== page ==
every phenomenon of subjective mental action. Beginning with the simplest hypnotic experiment upon a healthy subject, in the first stage of subjective activity the physical condition of the patient can hardly be distinguished from the normal. Deepen the hypnosis, and the subjective manifestations will increase in power and intensity. Continue the process until a hypnotic lethargy is induced, and the manifestations will continue to grow stronger in proportion. This must be understood as a general statement of a condition which, within certain limits, varies with each individual. There are, however, many psychics whose strongest manifestations are produced while the body is in an apparently normal condition. In fact, no general rule can be laid down which will apply to all cases, except this, that, the longer and more persistently the production of psychic phenemena is followed up, the weaker will become the physical organism of the psychic. But as this branch of the subject will be treated in a future chapter, I will come direct to the salient point to which I wish to invite attention. It is this: When disease seizes the physical frame and the body grows feeble, the objective mind invariably grows correspondingly weak. Not so the subjective mind; for, as the body grows weak, the subjective mind grows strong, and it is strongest in the hour of death. Indeed, when death approaches, no matter what form it assumes, the moment its inevitability is realized, it is no longer feared, and pain ceases. At that supreme moment the subjective mind takes complete possession, the objective senses are benumbed, the body is anesthetized, and the patient dies, "without pain and without regret" (Hammond). In the mean time, as the objective mind ceases to perform its functions, the subjective mind is most active and powerful. The individual may never before have exhibited any psychic power, and may never have consciously produced any psychic phenomena; yet at the supreme moment his soul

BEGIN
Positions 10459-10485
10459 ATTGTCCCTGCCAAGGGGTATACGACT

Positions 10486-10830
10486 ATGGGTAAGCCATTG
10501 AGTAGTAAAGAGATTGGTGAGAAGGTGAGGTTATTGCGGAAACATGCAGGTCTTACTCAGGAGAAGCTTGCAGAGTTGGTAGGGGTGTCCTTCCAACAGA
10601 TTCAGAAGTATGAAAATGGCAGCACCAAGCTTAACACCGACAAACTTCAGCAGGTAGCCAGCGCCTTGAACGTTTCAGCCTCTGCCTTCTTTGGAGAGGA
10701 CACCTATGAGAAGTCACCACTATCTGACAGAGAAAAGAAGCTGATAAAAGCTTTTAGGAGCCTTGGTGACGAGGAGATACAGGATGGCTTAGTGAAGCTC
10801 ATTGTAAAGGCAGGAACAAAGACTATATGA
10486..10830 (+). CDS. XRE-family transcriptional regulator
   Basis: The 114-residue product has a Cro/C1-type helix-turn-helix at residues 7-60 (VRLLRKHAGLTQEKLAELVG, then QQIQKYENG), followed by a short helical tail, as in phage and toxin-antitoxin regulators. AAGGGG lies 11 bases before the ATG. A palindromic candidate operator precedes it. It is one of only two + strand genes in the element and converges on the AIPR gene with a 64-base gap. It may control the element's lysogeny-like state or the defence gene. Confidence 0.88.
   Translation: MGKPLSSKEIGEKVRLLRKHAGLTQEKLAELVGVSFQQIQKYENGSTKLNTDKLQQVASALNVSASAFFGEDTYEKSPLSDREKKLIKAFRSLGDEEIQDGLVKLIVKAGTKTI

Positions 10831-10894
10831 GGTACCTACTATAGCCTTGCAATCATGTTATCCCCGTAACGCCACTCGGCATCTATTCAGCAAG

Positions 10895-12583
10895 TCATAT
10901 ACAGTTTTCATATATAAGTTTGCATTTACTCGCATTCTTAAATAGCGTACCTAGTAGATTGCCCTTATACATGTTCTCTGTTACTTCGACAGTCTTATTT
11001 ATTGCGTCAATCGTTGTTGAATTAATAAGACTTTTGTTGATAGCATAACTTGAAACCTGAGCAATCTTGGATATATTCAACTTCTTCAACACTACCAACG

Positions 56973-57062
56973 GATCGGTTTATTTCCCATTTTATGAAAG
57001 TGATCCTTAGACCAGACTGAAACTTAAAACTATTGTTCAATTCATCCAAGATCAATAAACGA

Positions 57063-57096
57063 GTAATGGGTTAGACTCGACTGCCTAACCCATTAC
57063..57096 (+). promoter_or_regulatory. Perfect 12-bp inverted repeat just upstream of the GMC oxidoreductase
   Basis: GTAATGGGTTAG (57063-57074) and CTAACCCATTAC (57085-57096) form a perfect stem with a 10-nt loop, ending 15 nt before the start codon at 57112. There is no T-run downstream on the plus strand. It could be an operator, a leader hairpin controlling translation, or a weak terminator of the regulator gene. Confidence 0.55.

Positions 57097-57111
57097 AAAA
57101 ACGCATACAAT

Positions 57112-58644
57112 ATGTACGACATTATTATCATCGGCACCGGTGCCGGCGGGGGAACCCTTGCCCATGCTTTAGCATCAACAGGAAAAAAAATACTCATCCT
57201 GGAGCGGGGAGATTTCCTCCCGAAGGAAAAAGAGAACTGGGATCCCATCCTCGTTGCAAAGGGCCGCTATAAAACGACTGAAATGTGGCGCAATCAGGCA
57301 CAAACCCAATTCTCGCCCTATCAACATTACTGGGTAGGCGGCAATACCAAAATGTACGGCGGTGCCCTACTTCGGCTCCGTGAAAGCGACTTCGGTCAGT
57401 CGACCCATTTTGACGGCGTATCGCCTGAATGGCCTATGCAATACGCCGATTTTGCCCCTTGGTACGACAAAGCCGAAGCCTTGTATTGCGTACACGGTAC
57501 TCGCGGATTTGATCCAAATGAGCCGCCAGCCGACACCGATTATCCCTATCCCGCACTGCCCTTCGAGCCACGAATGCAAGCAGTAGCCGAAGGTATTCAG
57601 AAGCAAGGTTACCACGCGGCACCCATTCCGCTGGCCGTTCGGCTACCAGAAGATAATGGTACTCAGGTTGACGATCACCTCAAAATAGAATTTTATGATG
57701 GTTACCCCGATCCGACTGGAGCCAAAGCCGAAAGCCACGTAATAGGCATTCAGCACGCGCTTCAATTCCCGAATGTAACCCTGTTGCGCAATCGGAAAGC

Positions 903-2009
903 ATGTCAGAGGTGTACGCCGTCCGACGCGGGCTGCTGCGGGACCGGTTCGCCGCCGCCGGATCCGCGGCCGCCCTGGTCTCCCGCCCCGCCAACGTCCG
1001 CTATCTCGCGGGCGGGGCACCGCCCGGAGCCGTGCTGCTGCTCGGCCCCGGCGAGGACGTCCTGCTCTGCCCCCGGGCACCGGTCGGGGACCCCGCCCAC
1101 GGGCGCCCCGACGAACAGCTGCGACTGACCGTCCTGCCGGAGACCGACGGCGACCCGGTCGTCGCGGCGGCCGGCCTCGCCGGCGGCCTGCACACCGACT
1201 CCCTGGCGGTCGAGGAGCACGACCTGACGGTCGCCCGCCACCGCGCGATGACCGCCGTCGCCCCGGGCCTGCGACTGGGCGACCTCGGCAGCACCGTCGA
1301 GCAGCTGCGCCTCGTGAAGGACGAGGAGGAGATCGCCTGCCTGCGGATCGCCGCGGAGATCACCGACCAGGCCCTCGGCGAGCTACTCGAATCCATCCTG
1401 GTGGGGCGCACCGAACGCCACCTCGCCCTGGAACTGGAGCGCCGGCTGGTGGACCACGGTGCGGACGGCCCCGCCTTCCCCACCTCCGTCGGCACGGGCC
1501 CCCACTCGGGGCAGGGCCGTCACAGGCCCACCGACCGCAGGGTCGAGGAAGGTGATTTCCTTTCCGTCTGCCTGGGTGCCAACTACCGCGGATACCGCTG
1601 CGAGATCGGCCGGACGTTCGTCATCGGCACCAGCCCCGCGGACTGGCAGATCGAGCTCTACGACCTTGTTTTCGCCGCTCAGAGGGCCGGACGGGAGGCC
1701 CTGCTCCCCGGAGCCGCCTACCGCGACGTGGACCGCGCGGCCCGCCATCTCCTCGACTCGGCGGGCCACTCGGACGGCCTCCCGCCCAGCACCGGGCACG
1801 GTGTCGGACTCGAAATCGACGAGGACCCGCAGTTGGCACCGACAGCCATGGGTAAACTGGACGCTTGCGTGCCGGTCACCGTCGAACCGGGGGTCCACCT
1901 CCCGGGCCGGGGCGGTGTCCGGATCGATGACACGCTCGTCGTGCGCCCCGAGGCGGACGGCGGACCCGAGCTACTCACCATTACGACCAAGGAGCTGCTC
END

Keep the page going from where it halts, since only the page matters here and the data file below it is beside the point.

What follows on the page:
is in active communion with loved ones at a distance, and the death message is often, when psychic conditions are favorable, consciously received. The records of telepathy demonstrate this proposition. Nay, more; they may be cited to show that in the hour of death the soul is capable of projecting a phantasm of such strength and objectivity that it may be an object of sensorial experience to those for whom it is intended. Moreover, it has happened that telepathic messages have been sent by the dying, at the moment of dissolution, giving all the particulars of the tragedy, when the death was caused by an unexpected blow which crushed the skull of the victim. It is obvious that in such a case it is impossible that the objective mind could have participated in the transaction. The evidence is, indeed, overwhelming, that, no matter what form death may assume, whether caused by lingering disease, old age, or violence, the subjective mind is never weakened by its approach or its presence. On the other hand, that the objective mind weakens with the body and perishes with the brain, is a fact confirmed by every-day observation and universal experience.




HAS MAN A SOUL? (continued).

A Prima Facie Case. - Concurrent and Antagonistic Hypotheses. - The Law of Suggestion. - A Case of "Mediumistic" Development. - The Alleged Spirit Control assumes a Dictatorship. It develops a Passion for Music. - Music the Language of the Emotions. A purely Subjective Faculty. — Subjective Music and Objective Music Differentiated. - The Dual-Mind Theory. - Absurdities Involved in the Single-Mind Theory.

T must now be provisionally assumed that it has been proven that the subjective mind is endowed with powers, and circumscribed by limitations, which clearly differentiate it from the objective mind. For convenience of reference and facility of recollection, the following recapitulation is presented :

1. The subjective mind is constantly amenable to control by the power of suggestion.

2. It is incapable of independent reasoning by the processes of induction.

3. Its power to reason deductively from given premises to correct conclusions is practically perfect.

4. It is endowed with a perfect memory.

5. It is the seat of the emotions.

6. It possesses the power to move ponderable objects without physical contact.

7. It has the power to communicate and receive intelligence otherwise than through the recognized channels of the senses.